The Martyr as Figure of Christian Humanism

Author: Cardinal Angelo Sodano


Cardinal Angelo Sodano

On Wednesday, 3 November 1999, Cardinal Angelo Sodano, Secretary of State, presided at the solemn joint session of the Pontifical Academies, which was dedicated to the theme, "The Martyr Identified with Christ, the Faithful Protomartyr: A Figure of Christian Humanism". During the session papers were read by Mons. Victor Saxer, President of the Pontifical Roman Academy of Archaeology, and by Prof. Fabrizio, Bisconti, Curator of the Pontifical Academy "Cultorum Martyrum". Musical selections were also performed by the Orchestra of Rome and Lazio. At the end of the meeting, Cardinal Sodano presented the annual Pontifical Academies Award in the Holy Father's name. This year's recipient was Dr Lucrezia Spera for her article on shrines and pilgrims in Rome from late antiquity to the early Middle Ages. During the session the Cardinal gave the following address in Italian.Here is a translation.

Your Eminences and Excellencies,

Distinguished Academicians,

Ladies and Gentlemen!

I feel particularly honoured to preside at your Fourth Public Session in the name of His Holiness John Paul II, who asked me to express to all the participants his personal appreciation of the work of institutional renewal and cultural commitment carried out by your Pontifical Academies in recent years.

I would first of all like to extend a cordial word of gratitude to Cardinal Paul Poupard for his noble address which expressed your common sentiments and charged me with conveying your good wishes to the Holy Father for his name day, which I will not fail to do. I also express deep gratitude to the two speakers at this meeting, Mons. Victor Saxer and Prof. Fabrizio, Bisconti, who with great skill illustrated the theme of this academic session: The Martyr Identified with Christ, the Faithful Protomartyr. A Figure of Christian Humanism.

A few weeks before the opening of the Holy Door, which will mark the beginning of the Great Jubilee of the Year 2000, we become even more aware, especially after listening to today's two interesting papers, of the importance of the martyr's figure in the life of the Church and in Christian spirituality.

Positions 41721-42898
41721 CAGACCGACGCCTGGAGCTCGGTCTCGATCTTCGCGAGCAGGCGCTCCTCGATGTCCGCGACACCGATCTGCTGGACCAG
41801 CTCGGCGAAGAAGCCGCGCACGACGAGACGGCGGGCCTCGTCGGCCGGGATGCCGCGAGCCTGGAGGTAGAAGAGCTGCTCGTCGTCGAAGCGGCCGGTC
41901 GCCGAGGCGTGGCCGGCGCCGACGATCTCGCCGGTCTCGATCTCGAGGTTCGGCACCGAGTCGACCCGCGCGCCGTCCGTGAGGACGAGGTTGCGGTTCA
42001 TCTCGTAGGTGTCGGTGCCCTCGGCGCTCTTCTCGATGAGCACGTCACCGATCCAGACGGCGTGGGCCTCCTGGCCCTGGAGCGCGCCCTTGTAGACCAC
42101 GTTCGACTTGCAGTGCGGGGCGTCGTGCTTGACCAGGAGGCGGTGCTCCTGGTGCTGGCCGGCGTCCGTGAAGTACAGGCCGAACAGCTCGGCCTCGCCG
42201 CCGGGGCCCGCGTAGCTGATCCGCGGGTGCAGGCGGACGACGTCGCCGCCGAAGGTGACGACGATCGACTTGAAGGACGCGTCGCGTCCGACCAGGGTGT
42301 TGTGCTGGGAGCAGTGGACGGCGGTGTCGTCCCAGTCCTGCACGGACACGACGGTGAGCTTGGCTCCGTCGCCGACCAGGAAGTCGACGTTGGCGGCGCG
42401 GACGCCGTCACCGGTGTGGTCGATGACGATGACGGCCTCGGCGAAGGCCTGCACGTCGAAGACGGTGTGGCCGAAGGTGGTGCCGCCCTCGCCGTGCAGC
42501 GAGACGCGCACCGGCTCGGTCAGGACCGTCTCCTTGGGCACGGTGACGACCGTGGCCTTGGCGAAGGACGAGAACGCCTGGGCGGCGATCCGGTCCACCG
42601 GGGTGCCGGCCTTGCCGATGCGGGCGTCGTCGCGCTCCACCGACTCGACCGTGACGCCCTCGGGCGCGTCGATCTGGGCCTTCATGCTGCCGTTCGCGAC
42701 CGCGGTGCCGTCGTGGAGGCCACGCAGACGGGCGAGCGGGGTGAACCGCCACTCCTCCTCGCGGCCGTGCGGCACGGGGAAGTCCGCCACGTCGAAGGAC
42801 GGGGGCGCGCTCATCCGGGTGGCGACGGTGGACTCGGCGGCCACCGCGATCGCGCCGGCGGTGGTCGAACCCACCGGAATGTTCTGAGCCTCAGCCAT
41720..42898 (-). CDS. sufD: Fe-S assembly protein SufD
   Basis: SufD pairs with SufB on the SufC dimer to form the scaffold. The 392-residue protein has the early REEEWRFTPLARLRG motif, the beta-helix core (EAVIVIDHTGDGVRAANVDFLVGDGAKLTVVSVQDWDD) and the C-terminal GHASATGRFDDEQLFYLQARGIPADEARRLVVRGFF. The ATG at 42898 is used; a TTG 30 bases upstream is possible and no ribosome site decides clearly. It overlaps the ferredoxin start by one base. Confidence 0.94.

"Martyr" is the most glorious title one can have in the Church. Blood shed for the noblest of causes, a lasting attachment to invisible realities, the strength of mind that overcomes nature's weaknesses, perfect love offered to God in the torments inflicted in odium fidei, in short, all that raises man above himself for the love of God: this is what the concept of martyrdom calls to mind.

Certainly, the killing of the deacon Stephen, later glorified as a herald of Christ, was an occasion for weeping and lamentation at the time (Acts 8:1-2). And here in Rome, the great throng of Christians massacred by the emperors at first caused anguish and sorrow among the faithful. However, having overcome their initial dismay, they were able to receive with trusting abandonment the Saviour's words: "When they deliver you up, do not be anxious how you are to speak or what you are to say ... you will be hated by all for my name's sake. But he who endures to the end will be saved.,... Blessed are those who are persecuted for righteousness' sake, for theirs is the kingdom of heaven" (cf. Mt 10:19-22; Mt 5:10).

The Apostles themselves bear witness to this: they are happy to be deemed worthy to suffer for Christ's name (Acts 5:40-41). Paul rejoices in the sufferings borne for Christ (cf. Rom 5:3; 2 Cor II: 23-32); John beholds under the altar of heaven the souls of those who had been slain for the word of God (Rv 6:9-11).

Without doubt, a martyr is the perfect Christian, the imitator of Christ, the faithful protomartyr, sacrificed for love of the Father to fulfil his great plan of salvation. Thus we should not be surprised if Christians proclaim their martyrs "blessed" and augment their names with titles of honour and blessing: makarios, beatus, beatissimus, benedictus, fortissimus. The Churches to which God granted the supreme honour of having one or more martyrs among their members are also blessed, because just as the name of Jesus is exalted above every other name, so the martyr is exalted above all the righteous (cf. Celestino Del Noce, Il Martirio: Testimonianza e spiritualita nei primi secoli, Studium, Rome, 1987).